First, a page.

For special events the pool is drained, and furniture set up for elegant programs, dining, dancing or other celebrations.

Time for more orchids — beginning with this unusual black orchid from Longwood’s collection.

The ‘orchid curtain’ below lines a passageway beyond the orchid room. The second photo shows the same curtain on the reverse side, this time lining a tropical plant garden.

They next two photos remind me of college days and orchid corsages. That would be in the 1960s, when an orchid corsage or even wrist adornment was the mark of a woman spoken for! Or at least hopeful. We’ve come a long way, baby! And yes, the orchids were lovely — the mark of a caring gentleman.

Several more beauties — a random mix of smiling (sort of) faces and the unexpected.




Finally, one last look at three Conservatory paths. First to the orchid room, then through the bromeliad display, and finally around the edge of the main Conservatory entrance. I wish I could capture the sounds and fragrance of this place. Maybe someday….

I hope your day is sunny, filled with fragrant beauty and moments of calm joy.

Thanks for coming along!

Elouise

© Elouise Renich Fraser, 13 February 2019
Photos taken by DAFraser, 5 February 2019, Longwood Gardens Conservatory

Yesterday I wandered

Yesterday
I wandered up and down
Through early promises
Of Spring’s new life.

As though being born
Yet again, old friends
Emerged from hiding
And new babies bounced
In warm drafts of fragrance
Flowing through layers
Of warmed air and mist
Accompanied by the soft
Shuffle of feet making
Their way through a rite
Of late winter willing the
Appearance of swaying
Orchids proudly presenting
Their newly birthed faces
And colors of the rainbow
Lit by shafts of light falling
Through portals in clear ceilings
Waving invitations to the ball

That’s right folks! We visited Longwood Gardens yesterday, where orchids are featured at this time every year. An annual cold-weather reminder that Spring is just around the corner.

I’m working on a photo post for later. In the meantime, I voted to write and post this poem today, rather than revisiting last night’s tortuous yet transparent State of the Union address. I will say, however, that it made my heart leap to see so many women willing to step up, step out, and make their presence and voices known at this event.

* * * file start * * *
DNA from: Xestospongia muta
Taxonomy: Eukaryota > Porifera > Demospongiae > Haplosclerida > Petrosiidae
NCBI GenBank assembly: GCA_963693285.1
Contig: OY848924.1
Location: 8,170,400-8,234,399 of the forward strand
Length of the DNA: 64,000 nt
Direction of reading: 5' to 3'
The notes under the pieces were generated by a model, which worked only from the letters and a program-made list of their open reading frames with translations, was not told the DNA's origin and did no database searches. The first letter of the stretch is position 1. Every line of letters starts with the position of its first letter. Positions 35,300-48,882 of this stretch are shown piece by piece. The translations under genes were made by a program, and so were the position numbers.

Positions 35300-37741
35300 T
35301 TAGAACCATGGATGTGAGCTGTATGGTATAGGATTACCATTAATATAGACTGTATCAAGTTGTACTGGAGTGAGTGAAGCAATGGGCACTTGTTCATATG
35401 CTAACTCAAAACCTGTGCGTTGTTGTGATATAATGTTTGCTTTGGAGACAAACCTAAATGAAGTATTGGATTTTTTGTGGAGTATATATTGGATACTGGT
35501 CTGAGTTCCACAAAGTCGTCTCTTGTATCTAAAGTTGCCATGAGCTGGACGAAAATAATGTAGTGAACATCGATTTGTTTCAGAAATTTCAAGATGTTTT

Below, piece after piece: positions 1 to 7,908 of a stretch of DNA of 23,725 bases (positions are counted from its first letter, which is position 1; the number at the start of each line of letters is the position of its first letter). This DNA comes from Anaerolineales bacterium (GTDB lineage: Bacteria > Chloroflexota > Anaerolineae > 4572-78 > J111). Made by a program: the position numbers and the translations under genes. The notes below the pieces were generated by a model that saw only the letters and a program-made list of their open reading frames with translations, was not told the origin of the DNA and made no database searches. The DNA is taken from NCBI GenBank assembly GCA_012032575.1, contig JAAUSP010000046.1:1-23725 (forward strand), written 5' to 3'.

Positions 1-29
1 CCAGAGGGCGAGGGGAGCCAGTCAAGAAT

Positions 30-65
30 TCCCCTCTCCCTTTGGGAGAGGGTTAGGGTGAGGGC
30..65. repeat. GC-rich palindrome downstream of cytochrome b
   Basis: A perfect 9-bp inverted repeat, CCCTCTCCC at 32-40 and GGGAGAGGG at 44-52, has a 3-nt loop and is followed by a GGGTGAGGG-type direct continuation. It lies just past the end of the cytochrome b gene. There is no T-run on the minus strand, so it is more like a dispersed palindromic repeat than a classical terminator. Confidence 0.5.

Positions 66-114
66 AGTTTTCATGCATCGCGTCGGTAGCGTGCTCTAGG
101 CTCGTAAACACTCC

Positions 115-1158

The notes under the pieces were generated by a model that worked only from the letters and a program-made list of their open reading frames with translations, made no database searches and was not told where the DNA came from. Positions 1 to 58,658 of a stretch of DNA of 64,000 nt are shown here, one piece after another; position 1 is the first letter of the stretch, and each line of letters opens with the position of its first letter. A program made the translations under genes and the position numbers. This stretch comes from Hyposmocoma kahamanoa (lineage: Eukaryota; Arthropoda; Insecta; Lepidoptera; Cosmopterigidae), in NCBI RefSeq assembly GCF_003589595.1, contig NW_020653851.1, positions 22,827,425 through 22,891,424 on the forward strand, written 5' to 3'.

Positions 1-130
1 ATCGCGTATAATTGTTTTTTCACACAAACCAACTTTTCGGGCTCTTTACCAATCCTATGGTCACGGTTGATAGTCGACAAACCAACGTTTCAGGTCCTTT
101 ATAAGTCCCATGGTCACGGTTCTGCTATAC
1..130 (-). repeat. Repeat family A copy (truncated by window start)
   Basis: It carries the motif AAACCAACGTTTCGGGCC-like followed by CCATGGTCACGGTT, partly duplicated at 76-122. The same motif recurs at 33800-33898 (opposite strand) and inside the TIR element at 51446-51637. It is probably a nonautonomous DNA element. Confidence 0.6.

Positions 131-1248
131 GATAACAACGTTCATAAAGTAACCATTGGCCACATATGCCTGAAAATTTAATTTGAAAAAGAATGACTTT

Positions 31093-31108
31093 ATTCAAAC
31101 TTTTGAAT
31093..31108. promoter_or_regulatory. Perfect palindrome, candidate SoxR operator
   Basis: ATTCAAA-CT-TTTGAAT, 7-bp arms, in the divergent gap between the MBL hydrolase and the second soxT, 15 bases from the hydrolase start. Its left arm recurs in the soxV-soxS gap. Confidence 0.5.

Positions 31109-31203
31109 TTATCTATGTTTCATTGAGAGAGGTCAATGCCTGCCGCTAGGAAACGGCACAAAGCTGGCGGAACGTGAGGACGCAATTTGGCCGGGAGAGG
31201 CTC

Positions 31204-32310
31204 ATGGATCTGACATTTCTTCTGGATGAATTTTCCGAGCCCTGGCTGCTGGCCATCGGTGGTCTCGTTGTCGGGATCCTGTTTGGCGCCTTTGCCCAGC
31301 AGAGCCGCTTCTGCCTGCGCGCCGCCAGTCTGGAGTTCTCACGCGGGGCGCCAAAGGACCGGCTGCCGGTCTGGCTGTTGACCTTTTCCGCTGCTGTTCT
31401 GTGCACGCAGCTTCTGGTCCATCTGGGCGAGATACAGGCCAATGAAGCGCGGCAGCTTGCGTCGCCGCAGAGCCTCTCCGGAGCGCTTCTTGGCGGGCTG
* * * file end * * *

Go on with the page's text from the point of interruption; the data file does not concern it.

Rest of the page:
Tomorrow morning I visit one of my heart doctors. Nothing pressing, just a regular checkup with my Lucy Pacemaker doctor. Did you know Lucy collects a huge amount of data on my heartbeats (or lack thereof)? Once a year I get a full report and printout full of charts and graphs. I’ll get one tomorrow. Hopefully I’m at least holding my own.

Here’s to a relaxing day/evening/afternoon or whatever it is when you read this poem. Just imagine yourself in your favorite garden or conservatory!

Cheers!
Elouise

© Elouise Renich Fraser, 6 February 2019
Photo taken by DAFraser, 5 February 2019 at in the Longwood Gardens Conservatory

My mother’s spirit

My mother’s spirit
Came calling last night
I saw her footprints
In this morning’s snow
Precise and measured
She passed quietly
Beneath my window
Step by small-hooved step
Down the driveway
Before crossing over
Into the woods beyond
Our house asleep
And dreaming

I think they were the prints of a red fox–which reminded me of my mother’s bright red coat. She would have loved the brilliant rainbow umbrella, and the fashionable leggings and boots.

The tracks down our driveway this morning told me I’m not alone. Neither are my three sisters, each of us with our own mother-daughter relationship to ponder. Mother Eileen died in mid-February 1999, twenty years ago, seven years before our sister Diane died of ALS in mid-February 2006.

© Elouise Renich Fraser, 2 February 2019
Photo found at fiftiness.com

soul-pain

Tears flow easily these days,
fed by inescapable beauty
plus the soul-pain of being
alive and open to life.

Or perhaps it’s chill winter
resurrecting shared memories,
turning spare light into a
celebration of what we
have together, parsed out in
days and nights of longing for
spring’s welcome thaw.

© Elouise Renich Fraser, 27 January 2019
Photo found at thefuntimesguide.com